Lungworm: The things you need to know...

Lungworm: The things you need to know…

You may have seen that cases of Lungworm have been reported in your local area. Hearing things like this can be worrying for dog owners so we’ve spoken to our vet team to get the key facts you need to know, the signs and symptoms to keep an eye out for and what to do if you have concerns about your dog’s health.

What is Lungworm?

Lungworm is a type of parasitic worm that can cause fatal infections in dogs. It’s a particularly nasty one as adult worms live in the major vessels of the lungs which results in multiple problems. The good news is, you can prevent your dog getting poorly with simple measures, but if your dog does get Lungworm it is treatable if found early enough. Therefore, it’s super important to know what to look for and how to prevent it.

Can I prevent my dog from getting Lungworm?

Yes, regular worming regimes are the best defence. It's a common misconception that all worming medications treat every type of worm, but that’s not the case so you’ll need to discuss the right programme with your vet.

That said, always take steps to limit the chances of your pooch becoming poorly. Lungworm can’t be passed from dog to dog which is good news – but as slugs and snails carry the parasite, stop your dog playing or eating them. This is especially key if you’ve got a greedy or inquisitive pooch as they like to explore! Also, be on the lookout for places that slugs and snails can leave a slime trail or hide in like grass, outdoor water bowls or toys.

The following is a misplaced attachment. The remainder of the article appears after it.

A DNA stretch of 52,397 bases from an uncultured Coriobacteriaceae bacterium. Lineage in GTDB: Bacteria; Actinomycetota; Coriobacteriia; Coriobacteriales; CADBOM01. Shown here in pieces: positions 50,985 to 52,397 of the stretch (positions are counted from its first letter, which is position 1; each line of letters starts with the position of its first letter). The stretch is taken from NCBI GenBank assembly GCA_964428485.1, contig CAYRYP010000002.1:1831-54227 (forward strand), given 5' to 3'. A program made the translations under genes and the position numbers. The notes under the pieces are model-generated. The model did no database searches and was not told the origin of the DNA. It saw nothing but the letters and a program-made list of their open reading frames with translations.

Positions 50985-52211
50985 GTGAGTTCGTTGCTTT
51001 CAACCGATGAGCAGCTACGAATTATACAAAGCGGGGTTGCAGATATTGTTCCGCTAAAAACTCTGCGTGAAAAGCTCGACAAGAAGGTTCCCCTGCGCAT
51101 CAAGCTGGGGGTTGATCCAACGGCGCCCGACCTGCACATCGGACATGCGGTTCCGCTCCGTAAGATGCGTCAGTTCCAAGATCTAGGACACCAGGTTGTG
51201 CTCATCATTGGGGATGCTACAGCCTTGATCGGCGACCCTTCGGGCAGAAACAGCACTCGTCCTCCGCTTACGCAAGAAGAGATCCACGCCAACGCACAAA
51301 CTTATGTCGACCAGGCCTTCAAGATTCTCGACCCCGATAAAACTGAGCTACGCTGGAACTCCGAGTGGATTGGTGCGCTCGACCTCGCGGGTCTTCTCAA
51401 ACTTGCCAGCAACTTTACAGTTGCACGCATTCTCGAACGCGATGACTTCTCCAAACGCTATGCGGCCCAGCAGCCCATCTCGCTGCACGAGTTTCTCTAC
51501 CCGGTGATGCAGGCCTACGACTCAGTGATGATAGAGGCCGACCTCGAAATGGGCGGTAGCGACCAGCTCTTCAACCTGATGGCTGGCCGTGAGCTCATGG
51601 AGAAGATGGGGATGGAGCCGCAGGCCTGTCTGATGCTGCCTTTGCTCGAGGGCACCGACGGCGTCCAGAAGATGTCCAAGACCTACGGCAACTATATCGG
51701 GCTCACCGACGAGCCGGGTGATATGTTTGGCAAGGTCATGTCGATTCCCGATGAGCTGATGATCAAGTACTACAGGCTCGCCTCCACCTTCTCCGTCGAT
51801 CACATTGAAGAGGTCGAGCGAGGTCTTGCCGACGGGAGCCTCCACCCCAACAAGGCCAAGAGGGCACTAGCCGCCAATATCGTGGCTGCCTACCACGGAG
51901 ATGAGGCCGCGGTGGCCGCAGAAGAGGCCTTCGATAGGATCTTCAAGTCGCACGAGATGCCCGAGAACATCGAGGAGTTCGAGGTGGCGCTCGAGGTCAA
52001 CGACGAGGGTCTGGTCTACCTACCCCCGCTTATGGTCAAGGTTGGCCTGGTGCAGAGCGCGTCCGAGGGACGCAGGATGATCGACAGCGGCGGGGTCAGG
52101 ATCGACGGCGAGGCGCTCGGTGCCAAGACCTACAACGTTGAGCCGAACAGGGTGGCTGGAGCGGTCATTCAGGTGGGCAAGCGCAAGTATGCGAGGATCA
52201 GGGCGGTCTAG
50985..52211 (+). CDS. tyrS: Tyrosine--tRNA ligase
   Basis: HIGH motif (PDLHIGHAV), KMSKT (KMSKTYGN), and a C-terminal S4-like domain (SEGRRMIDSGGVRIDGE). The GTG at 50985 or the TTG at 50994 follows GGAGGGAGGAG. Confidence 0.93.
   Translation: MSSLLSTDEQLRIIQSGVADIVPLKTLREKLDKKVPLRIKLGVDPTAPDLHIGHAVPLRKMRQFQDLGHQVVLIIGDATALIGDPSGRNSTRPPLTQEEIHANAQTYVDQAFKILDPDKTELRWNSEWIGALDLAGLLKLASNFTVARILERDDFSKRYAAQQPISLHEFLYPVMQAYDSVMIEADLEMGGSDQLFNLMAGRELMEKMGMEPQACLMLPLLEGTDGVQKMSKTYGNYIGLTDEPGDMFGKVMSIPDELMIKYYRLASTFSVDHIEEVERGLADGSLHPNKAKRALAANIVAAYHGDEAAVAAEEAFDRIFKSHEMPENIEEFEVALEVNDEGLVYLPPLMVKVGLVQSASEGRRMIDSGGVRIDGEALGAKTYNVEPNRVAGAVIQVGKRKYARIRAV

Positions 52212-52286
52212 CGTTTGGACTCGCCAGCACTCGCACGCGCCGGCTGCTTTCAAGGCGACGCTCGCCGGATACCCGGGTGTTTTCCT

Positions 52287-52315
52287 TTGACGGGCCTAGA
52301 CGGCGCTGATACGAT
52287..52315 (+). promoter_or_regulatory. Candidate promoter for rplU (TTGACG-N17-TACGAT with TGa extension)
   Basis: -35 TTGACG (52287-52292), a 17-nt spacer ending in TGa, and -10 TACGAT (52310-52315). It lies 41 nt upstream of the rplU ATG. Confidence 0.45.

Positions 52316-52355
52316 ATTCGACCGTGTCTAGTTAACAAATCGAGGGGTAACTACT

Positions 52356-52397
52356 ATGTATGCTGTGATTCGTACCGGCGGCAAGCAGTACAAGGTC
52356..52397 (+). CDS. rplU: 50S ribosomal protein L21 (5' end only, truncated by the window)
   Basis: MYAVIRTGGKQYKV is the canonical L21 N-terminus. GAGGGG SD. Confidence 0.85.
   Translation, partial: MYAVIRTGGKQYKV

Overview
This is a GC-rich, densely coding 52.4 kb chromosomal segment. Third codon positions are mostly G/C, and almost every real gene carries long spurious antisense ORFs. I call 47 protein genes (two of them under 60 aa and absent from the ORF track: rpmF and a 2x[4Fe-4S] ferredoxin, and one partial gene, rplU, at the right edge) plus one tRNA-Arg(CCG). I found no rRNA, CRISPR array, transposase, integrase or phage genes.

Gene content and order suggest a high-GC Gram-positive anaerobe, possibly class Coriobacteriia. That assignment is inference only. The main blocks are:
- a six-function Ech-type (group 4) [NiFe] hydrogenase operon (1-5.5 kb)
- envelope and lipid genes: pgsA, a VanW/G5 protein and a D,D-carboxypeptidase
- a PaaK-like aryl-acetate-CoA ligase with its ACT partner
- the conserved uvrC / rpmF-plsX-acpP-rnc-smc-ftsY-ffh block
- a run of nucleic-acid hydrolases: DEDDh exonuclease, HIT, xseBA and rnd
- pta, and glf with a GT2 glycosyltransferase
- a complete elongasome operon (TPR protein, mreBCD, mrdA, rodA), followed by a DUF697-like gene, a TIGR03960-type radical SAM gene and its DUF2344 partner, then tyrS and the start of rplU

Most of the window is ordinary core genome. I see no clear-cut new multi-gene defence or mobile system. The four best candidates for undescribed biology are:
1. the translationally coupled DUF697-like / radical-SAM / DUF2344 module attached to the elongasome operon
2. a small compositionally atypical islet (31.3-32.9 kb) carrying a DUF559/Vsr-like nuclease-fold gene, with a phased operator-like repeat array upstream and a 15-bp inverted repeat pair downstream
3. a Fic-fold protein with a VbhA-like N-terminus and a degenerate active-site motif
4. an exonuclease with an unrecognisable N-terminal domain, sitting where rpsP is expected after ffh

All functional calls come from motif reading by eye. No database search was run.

What are the signs and symptoms?

Prevention is key as Lungworm sometimes has no clinical signs or masquerades itself as other health problems. Keep an eye out for anything out of the norm. Symptoms to be extra vigilant for are;

  1. Coughing
  2. Blood in your dog’s urine
  3. Vomiting blood, nosebleeds or a lot of bleeding from wounds
  4. Severe reddening around your dog’s eyes
  5. Lethargy, depression or tiring easily

What should I do?

There is no harm in chatting with your veterinary practice to make sure you’re doing everything that you can to protect your dog. As always, the minute you spot anything out of the ordinary – even if it’s just a sudden change in their behaviour – it’s best to give the vet a call to get them checked.